As the FT reports this morning:
Italy will on Monday become the first country to introduce a tax on high-frequency trading in a move that has become a test case for potential further crackdowns on the controversial practice.
The Italian version explicitly focuses on high-frequency trading and derivatives, which are often used by corporations and banks to hedge against risk. The tax will also apply regardless of where the transaction is executed, or the country of residence of the counterparty.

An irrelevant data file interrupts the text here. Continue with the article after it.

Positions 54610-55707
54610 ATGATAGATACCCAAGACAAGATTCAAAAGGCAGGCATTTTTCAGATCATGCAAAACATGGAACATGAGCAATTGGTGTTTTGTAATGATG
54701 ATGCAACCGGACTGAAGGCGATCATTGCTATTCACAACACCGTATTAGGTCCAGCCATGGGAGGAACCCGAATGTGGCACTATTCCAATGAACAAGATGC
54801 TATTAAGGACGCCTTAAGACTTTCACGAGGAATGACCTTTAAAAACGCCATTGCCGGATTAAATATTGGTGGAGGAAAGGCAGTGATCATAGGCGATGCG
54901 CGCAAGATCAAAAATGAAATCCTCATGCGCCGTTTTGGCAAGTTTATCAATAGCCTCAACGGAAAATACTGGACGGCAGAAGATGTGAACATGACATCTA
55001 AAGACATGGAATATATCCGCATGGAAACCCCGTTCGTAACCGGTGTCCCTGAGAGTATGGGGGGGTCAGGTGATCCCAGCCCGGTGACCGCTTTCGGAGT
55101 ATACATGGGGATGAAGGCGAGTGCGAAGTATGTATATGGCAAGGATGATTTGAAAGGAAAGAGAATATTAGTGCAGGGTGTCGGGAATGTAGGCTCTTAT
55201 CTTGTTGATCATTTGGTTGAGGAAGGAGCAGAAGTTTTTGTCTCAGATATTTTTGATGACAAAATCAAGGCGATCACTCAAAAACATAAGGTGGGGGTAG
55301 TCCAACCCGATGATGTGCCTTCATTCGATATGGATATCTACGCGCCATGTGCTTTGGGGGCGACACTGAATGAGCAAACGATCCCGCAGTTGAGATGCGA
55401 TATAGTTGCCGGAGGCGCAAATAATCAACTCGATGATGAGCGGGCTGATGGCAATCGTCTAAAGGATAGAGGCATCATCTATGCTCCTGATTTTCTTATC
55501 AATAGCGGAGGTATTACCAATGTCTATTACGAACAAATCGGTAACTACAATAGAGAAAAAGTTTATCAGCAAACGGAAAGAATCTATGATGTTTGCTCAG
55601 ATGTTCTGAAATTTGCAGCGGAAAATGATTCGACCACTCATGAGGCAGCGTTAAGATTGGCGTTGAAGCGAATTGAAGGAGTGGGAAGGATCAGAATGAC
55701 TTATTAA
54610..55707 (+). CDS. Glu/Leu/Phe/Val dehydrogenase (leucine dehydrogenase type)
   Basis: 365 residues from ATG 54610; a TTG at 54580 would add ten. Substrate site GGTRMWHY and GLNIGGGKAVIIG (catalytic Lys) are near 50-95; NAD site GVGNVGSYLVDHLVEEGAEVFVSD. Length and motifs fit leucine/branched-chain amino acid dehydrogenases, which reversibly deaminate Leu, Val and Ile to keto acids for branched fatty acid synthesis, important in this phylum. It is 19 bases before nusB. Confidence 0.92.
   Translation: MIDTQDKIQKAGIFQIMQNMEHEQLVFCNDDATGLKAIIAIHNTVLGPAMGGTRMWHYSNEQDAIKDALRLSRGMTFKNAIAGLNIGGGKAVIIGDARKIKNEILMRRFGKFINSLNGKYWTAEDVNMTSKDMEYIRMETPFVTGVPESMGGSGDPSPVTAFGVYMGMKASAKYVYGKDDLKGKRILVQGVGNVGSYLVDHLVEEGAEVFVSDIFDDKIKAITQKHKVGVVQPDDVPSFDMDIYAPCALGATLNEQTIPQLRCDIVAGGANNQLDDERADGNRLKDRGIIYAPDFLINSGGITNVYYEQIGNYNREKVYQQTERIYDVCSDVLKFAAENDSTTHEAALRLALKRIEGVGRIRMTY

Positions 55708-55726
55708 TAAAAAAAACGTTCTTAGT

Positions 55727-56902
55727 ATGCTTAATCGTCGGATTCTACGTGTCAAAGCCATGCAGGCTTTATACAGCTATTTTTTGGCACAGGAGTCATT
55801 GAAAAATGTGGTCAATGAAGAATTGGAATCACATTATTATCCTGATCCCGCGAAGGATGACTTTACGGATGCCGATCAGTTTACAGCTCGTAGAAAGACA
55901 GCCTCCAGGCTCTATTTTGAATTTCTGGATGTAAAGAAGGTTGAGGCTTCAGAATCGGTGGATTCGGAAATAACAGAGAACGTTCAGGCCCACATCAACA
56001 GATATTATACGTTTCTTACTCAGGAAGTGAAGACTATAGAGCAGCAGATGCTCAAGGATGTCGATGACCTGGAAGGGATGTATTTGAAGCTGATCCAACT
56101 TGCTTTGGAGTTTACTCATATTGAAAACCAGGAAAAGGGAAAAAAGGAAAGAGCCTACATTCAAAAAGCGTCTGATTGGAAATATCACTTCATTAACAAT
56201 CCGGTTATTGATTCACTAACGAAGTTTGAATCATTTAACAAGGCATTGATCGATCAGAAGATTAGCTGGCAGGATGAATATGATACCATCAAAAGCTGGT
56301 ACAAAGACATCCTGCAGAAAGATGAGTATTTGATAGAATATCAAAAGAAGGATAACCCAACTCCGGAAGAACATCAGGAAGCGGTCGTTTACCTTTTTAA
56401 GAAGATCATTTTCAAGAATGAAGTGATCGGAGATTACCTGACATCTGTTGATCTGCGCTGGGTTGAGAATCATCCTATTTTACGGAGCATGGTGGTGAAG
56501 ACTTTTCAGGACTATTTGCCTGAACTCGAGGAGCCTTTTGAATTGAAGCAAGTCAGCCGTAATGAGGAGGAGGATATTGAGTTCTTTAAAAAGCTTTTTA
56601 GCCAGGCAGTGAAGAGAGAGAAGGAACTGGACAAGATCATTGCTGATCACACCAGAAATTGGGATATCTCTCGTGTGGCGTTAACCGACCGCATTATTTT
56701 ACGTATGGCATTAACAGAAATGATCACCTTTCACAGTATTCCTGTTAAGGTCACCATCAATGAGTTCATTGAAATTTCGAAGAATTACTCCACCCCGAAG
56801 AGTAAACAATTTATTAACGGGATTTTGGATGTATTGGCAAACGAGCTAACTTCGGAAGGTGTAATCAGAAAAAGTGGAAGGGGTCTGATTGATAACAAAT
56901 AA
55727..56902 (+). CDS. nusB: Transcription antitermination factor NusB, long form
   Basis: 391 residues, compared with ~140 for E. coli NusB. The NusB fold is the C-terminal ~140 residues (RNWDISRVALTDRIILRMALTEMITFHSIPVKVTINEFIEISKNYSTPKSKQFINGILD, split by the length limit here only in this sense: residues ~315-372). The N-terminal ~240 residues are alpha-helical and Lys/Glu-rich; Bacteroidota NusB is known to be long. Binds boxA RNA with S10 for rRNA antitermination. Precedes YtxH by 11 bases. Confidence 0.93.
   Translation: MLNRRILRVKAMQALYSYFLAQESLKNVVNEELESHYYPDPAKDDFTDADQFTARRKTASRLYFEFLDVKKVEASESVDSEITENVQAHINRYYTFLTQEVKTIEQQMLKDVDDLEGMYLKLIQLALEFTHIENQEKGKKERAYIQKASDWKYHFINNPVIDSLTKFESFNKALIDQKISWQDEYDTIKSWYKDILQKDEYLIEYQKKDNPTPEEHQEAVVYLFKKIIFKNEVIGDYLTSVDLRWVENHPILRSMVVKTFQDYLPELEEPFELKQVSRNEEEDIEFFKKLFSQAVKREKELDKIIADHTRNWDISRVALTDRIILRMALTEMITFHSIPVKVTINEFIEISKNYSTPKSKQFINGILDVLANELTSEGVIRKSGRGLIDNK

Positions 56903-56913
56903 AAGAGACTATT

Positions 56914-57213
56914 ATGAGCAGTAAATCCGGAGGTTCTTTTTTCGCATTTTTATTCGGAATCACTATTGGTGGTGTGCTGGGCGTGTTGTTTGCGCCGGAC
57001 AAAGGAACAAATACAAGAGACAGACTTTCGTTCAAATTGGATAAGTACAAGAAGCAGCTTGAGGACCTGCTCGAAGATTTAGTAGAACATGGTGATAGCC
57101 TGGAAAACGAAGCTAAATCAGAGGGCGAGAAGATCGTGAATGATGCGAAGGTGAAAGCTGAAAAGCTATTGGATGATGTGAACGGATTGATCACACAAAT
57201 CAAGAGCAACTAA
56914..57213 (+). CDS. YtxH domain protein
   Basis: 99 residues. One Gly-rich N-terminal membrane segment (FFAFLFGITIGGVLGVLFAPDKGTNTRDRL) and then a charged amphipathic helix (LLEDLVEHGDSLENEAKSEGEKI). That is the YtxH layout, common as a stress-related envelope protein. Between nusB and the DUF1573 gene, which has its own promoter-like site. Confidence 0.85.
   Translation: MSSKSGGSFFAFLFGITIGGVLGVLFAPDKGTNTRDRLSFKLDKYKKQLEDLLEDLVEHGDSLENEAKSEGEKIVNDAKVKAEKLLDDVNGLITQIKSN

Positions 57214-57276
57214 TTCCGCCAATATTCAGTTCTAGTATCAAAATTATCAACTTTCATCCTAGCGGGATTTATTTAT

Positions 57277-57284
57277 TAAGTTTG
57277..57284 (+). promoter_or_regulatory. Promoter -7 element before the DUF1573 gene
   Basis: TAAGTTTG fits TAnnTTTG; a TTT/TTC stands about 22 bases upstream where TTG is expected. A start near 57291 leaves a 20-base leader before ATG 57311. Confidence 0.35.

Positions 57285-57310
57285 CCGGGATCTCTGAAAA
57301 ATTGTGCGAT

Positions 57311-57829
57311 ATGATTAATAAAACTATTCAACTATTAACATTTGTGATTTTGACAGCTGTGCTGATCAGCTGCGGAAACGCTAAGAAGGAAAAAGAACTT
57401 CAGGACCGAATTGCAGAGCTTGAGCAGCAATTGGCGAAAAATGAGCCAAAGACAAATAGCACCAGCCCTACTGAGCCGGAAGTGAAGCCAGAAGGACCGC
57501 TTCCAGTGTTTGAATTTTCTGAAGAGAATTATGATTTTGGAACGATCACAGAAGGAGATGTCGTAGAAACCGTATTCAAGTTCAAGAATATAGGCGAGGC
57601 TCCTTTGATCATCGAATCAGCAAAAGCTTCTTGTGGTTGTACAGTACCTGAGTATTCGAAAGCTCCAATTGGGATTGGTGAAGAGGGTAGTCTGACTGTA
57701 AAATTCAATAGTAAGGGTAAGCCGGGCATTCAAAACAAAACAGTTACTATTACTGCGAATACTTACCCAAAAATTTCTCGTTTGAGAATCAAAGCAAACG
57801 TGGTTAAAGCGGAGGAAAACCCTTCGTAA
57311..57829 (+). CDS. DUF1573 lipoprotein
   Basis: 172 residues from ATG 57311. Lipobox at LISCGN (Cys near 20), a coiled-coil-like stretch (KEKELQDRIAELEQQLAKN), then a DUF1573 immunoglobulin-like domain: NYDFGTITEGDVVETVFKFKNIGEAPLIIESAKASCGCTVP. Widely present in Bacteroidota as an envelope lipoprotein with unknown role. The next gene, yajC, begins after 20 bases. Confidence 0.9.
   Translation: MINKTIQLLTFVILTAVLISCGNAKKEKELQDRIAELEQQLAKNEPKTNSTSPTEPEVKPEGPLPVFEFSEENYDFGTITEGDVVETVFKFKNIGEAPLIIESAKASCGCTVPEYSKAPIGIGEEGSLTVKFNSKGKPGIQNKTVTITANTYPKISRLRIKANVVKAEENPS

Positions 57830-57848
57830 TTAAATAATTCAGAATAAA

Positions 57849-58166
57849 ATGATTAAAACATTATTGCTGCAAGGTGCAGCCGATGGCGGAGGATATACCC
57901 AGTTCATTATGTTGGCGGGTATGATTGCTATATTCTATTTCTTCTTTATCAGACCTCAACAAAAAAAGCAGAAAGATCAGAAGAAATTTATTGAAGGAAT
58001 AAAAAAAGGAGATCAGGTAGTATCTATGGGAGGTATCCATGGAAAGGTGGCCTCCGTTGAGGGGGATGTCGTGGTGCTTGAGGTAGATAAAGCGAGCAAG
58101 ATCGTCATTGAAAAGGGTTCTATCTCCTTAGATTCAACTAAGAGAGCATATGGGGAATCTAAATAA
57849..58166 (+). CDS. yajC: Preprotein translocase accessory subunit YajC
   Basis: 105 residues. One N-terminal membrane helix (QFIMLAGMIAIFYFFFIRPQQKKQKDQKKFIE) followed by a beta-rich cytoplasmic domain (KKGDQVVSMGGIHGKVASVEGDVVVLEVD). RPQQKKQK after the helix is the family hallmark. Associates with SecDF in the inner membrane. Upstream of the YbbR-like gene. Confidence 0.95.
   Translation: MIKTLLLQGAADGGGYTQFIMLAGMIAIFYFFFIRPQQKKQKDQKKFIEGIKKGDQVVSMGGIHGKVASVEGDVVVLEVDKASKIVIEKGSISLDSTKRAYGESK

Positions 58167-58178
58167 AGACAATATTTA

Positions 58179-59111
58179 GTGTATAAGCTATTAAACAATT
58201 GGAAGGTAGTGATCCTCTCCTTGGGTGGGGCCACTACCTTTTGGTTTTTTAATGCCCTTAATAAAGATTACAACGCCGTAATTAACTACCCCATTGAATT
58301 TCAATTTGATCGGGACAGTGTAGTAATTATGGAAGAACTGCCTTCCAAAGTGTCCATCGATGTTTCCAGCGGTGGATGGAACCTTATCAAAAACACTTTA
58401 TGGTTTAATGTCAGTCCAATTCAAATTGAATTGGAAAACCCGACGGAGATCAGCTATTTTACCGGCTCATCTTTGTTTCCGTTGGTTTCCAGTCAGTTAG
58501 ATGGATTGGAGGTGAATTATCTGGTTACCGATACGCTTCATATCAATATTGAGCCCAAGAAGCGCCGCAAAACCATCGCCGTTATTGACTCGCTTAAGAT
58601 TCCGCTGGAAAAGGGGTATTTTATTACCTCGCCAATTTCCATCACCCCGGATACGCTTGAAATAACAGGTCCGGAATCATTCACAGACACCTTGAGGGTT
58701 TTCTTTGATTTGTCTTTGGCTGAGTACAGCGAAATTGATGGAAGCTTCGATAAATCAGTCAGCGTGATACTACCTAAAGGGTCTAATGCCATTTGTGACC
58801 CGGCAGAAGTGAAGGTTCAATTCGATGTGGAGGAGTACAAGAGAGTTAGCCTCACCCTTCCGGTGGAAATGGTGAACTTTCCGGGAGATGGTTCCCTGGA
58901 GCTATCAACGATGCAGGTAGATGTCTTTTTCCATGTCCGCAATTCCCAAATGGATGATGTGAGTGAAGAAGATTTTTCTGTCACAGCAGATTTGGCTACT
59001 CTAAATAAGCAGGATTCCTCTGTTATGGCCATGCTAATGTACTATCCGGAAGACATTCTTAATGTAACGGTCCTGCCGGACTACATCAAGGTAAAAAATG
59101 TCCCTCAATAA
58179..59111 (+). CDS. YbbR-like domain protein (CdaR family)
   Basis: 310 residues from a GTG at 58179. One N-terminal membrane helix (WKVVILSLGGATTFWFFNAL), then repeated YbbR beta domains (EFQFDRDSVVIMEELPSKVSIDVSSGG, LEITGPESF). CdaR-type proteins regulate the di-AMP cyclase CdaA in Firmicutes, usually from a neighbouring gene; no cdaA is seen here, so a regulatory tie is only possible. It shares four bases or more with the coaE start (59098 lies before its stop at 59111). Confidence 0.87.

For high-frequency traders, order changes and cancellations will be taxed at 0.02 per cent when they occur within a timeframe shorter than half a second, once above a threshold.
There are the usual howls of protest - including that claim that this will reduce liquidity in the market.
I wonder of those making the claim realise that reducing liquidity in the market is one of the aims of the tax? As 2008 proved, excess liquidity is not a good thing. The move is to be welcomed for exactly that reason.